Biden administration to allow new injection method for monkeypox vaccine
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[August 09, 2022]
(Reuters) -The Biden administration has
decided to stretch out its limited supply of monkeypox vaccine by
allowing a different method of injection that uses one-fifth as much per
shot, the New York Times reported on Monday, citing senior officials
familiar with the planning.
The United States declared monkeypox a public health emergency last
week, in an effort to bolster the U.S. response to contain the outbreak.
For U.S. Food and Drug Administration (FDA) to authorize the intradermal
injection, which requires injecting one-fifth of the current dose into
the skin instead of a full dose into underlying fat, the Department of
Health and Human Services (HHS) will need to issue a new emergency
declaration, the report said, allowing regulators to invoke the FDA's
emergency use powers.
The announcement is expected as early as Tuesday afternoon, according to
the newspaper. (https://nyti.ms/3P7QSFZ)
White House, HHS and FDA did not immediately respond to Reuters'
requests for comment.
Earlier this month, Biden appointed two federal officials to coordinate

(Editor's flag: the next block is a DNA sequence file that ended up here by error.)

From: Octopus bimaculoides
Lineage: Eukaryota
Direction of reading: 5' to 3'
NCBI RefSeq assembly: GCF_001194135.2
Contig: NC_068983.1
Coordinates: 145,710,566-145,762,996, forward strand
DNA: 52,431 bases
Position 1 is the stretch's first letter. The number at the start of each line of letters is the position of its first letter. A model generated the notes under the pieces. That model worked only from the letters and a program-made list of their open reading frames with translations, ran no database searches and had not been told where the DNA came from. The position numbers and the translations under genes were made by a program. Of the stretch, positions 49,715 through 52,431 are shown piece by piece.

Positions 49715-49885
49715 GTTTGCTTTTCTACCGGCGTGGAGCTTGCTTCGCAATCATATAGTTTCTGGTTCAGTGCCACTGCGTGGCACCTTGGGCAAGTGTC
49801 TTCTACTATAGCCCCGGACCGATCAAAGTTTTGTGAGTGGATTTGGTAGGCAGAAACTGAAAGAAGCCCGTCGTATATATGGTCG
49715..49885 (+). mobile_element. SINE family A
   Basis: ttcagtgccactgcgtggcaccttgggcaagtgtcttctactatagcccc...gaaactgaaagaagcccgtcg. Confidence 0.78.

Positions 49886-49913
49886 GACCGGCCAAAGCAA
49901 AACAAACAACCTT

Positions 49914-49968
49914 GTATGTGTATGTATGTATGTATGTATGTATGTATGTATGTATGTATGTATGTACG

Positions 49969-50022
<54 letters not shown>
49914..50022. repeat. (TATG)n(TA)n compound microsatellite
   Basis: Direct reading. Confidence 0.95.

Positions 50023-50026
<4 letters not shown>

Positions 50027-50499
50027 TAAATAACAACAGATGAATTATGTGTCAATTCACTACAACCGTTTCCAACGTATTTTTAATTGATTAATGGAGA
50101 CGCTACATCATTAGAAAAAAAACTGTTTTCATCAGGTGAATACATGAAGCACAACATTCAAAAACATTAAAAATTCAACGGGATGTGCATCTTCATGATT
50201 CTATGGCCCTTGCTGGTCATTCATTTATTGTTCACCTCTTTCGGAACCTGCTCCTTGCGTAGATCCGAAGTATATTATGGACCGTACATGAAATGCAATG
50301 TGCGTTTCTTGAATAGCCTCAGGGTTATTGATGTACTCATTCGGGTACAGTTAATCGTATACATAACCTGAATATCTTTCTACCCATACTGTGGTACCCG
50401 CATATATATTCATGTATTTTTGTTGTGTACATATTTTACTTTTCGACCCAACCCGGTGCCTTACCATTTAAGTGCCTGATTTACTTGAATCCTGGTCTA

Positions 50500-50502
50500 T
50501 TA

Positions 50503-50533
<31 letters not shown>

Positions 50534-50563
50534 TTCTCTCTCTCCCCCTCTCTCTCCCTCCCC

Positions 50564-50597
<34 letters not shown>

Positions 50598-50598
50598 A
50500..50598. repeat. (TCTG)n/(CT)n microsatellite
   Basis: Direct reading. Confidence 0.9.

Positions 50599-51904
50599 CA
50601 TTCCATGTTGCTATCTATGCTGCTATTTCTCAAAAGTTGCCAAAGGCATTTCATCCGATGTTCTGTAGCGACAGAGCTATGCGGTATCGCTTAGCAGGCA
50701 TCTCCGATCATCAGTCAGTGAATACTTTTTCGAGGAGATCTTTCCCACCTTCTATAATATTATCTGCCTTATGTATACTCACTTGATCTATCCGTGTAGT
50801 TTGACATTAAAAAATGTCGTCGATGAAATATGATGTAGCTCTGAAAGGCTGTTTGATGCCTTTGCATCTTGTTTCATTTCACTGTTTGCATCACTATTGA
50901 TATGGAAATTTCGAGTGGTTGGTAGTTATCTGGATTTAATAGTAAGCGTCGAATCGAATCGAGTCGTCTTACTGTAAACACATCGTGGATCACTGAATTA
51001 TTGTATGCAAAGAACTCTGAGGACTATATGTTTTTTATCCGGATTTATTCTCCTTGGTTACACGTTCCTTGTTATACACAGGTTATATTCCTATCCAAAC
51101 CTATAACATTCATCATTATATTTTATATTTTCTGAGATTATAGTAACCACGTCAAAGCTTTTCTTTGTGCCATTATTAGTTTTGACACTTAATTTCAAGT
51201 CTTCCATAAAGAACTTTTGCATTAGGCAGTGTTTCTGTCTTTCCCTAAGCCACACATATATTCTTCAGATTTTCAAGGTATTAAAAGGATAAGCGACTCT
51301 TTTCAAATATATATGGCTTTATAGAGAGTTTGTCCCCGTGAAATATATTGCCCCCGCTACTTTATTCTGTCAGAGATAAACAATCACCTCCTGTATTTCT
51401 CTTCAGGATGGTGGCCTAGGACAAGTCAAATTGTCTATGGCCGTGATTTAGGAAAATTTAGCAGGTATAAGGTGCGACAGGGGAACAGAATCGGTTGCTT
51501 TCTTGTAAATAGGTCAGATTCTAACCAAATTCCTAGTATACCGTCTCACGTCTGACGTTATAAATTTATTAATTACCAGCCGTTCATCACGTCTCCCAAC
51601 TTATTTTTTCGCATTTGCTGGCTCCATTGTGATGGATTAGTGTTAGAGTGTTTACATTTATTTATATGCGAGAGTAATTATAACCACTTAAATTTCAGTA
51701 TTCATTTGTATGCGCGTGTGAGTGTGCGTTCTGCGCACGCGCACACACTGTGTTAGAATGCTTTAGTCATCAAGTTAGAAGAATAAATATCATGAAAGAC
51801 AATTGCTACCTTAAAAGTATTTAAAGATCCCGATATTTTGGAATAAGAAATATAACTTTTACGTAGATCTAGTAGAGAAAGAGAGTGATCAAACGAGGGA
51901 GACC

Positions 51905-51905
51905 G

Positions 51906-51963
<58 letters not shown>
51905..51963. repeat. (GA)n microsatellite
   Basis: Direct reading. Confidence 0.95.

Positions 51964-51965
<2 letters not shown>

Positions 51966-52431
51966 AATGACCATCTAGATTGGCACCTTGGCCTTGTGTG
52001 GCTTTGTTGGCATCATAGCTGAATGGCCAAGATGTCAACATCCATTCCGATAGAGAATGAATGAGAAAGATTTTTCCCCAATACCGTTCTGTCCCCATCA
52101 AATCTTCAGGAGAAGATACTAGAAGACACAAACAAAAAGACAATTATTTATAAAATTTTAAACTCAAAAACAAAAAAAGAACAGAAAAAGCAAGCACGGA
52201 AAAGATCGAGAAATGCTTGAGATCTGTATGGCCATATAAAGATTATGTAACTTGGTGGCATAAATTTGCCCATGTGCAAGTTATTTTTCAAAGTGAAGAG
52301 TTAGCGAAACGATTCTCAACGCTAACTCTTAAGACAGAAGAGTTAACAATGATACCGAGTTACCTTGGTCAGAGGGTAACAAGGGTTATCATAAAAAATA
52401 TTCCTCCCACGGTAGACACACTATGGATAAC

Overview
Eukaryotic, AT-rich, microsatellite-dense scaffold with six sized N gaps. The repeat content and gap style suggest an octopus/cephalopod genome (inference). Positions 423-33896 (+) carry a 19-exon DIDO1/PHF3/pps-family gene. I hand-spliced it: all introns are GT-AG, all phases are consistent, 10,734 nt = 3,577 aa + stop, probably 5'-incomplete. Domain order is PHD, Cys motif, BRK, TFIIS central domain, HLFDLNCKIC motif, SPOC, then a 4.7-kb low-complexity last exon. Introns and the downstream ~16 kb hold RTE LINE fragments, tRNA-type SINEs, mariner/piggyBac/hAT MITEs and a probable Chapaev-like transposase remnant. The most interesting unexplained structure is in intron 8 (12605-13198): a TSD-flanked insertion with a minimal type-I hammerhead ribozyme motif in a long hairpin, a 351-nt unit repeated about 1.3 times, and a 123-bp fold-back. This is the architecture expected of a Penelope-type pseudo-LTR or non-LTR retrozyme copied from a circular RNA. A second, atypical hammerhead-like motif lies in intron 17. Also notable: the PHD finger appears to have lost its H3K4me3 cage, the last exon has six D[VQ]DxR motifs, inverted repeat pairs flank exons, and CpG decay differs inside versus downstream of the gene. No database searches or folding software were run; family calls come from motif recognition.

his administration's response to monkeypox, following declarations of
emergencies by California, Illinois and New York.
[to top of second column]
A staff member of the Westchester Medical Center prepares a
monkeypox vaccine in a drive-through monkeypox vaccination point at
the Westchester Medical Center in Valhalla, New York, U.S., July 28,
2022. REUTERS/Eduardo Munoz/File Photo
Of late more than 80 countries where
monkeypox is not endemic have reported outbreaks of the viral
disease, which the World Health Organization has declared a global
health emergency, as confirmed cases crossed 27,800 and non-endemic
countries reported their first deaths.
First identified in monkeys in 1958, the disease has mild symptoms
including fever, aches and pus-filled skin lesions, and people tend
to recover from it within two to four weeks, the WHO says. It
spreads through close physical contact and is rarely fatal.
(Reporting by Akriti Sharma in Bengaluru; Editing by Christopher
Cushing & Simon Cameron-Moore)
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